The pudendal nerve is the primary somatic nerve to this region. Motor
fibers in the pudendal nerve innervate the bulbocavernosus muscle, external
urethral sphincter, external anal sphincter, and pelvic floor muscles.

(see: www.humanneurophysiology.com/sacralmonitoring.htm)

I also remember that one of the meforshim (commentators) on Chumash had a
similar answer. (Sorry, I can?t remember where I saw this, it?s been over
40 years).

At any rate, it makes sense that Yaakov would be hit there, as a reminder
that his marriage to Rachel after his marriage to her sister Leah would not
hold up when he entered Eretz Yisrael. (not long after this episode, Rachel
died in childbirth of Binyamin).

Aside from feeling the psychological pain of Rachel?s death, perhaps Yaakov
also had to feel physical pain.

Chaim Tatel
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Message: 4
From: Lisa Liel
Date: Sat, 2 Dec 2017 22:56:18 +0200
[Avodah] knife sharpeners

Are knife sharpeners mekabel taam?? And noten taam?? Do you need 
different onces for meat, dairy, pesach, etc?

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Message: 5
From: Zev Sero
Date: Sat, 2 Dec 2017 20:01:31 -0500
Re: [Avodah] knife sharpeners

On 02/12/17 15:56, Lisa Liel via Avodah wrote:
> Are knife sharpeners mekabel taam?? And noten taam?? Do you need 
> different onces for meat, dairy, pesach, etc?

Since they don't ever contact food, I don't see how they could.

Zev Sero                May 2017, with its *nine* days of Chanukah,
z...@sero.name           be a brilliant year for us all

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Message: 6
From: Rich, Joel
Date: Sun, 3 Dec 2017 06:40:43 +0000
[Avodah] Women and Torah Study

My comment to a recent post on Lehrhaus on women and intensive talmud study:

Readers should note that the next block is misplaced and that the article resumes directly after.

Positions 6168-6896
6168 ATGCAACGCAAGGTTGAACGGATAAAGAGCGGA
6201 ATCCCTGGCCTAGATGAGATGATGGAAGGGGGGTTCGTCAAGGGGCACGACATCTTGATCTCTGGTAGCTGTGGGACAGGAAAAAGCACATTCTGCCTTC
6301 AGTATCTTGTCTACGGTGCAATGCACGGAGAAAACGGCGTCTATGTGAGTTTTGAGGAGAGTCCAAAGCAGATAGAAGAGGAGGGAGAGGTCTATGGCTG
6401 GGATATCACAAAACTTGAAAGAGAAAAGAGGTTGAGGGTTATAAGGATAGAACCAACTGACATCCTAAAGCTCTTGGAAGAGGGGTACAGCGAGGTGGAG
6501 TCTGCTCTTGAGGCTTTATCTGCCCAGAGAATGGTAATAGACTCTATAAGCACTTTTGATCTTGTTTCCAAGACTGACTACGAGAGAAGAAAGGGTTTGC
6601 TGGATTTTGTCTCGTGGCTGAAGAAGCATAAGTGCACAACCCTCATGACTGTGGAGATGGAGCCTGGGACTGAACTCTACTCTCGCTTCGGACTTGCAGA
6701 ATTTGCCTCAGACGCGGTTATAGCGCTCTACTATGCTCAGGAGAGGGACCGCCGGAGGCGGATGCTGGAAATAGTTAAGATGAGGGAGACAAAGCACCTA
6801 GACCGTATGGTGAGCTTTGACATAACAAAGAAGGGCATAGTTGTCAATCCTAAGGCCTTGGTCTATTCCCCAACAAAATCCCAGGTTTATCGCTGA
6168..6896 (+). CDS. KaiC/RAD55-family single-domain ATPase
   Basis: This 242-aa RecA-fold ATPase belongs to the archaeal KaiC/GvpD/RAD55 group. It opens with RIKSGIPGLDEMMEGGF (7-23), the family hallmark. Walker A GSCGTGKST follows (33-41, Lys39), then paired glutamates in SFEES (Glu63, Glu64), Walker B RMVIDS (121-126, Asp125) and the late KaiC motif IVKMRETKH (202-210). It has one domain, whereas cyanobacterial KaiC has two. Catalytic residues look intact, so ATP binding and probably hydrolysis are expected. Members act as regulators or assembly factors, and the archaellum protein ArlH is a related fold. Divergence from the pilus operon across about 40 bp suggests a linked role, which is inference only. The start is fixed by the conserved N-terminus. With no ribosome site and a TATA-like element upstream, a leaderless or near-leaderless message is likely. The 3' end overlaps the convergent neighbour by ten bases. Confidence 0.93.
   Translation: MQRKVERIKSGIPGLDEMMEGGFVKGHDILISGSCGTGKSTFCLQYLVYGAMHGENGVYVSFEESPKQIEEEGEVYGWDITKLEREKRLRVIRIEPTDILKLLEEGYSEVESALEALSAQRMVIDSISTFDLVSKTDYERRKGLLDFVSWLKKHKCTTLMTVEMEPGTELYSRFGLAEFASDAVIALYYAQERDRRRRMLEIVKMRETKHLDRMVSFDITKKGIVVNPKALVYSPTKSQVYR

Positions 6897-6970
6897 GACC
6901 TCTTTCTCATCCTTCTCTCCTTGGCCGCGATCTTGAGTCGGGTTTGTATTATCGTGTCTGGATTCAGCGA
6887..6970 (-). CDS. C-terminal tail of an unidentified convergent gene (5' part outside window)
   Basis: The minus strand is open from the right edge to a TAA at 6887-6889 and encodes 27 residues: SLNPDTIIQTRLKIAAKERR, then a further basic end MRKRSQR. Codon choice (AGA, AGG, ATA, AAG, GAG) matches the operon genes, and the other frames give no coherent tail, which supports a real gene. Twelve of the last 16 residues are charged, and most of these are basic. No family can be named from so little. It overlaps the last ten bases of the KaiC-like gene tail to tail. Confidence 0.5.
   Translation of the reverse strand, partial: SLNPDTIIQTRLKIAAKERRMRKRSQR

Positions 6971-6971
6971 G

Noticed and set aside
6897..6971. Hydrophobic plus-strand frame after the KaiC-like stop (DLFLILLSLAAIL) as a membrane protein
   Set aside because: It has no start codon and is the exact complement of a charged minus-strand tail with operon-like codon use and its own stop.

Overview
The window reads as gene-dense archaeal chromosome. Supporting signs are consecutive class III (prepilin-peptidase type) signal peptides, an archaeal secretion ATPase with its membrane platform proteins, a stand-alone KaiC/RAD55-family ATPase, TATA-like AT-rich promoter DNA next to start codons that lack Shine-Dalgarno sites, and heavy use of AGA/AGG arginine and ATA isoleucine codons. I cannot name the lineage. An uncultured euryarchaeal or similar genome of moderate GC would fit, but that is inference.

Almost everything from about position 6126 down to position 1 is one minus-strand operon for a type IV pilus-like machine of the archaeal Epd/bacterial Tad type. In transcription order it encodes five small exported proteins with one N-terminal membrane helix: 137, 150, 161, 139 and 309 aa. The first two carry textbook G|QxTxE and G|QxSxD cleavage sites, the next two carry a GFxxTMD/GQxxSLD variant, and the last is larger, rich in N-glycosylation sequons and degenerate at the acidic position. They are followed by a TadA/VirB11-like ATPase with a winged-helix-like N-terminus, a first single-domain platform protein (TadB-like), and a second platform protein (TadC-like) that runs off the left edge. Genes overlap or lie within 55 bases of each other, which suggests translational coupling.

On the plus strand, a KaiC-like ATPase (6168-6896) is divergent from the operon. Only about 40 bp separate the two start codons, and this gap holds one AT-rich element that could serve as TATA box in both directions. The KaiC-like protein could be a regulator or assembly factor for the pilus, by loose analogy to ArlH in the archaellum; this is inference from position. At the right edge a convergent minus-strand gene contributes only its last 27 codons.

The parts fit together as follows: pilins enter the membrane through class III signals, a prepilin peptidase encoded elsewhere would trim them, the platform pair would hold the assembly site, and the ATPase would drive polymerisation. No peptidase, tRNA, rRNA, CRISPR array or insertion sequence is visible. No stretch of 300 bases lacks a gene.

Is encouraging intensive study of Talmud for women a community priority or
is the priority to make such study available for those who choose to avail
themselves of the opportunity? Especially if the former, where does it
stand in relation to other community priorities and how does the answer
differ from study for men? IMHO these questions have not been sufficiently
addressed.  Do my concern resonate at all?
Joel Rich

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Message: 7
From: Professor L. Levine
Date: Sun, 3 Dec 2017 14:18:20 +0000
[Avodah] Davening on Airplanes

Very often people make minyanimm on flights to Israel.

The following if from https://goo.gl/j8hdXR and is a quote from Rabbi Hershel Schachter.

Another common mistake people make is regarding davening with a minyan (on
a plane). The Talmud emphasizes the importance of tefillah btzibur; and one
who davens with a minyan stands a much better chance of having his prayers
answered than one who lacks a minyan. However, it is highly improper for
the chazzan of a minyan on an airplane to shout at the top of his lungs to
enable the other mispalelim to hear him over the airplane noise, and
thereby wake up all the passengers around him. It is true that there is a
halachic principle of kofin al hamitzvos, i.e. that beis din has an
obligation to force people to observe the mitzvos even when they're not
interested in doing so, but this only applies when pressuring an individual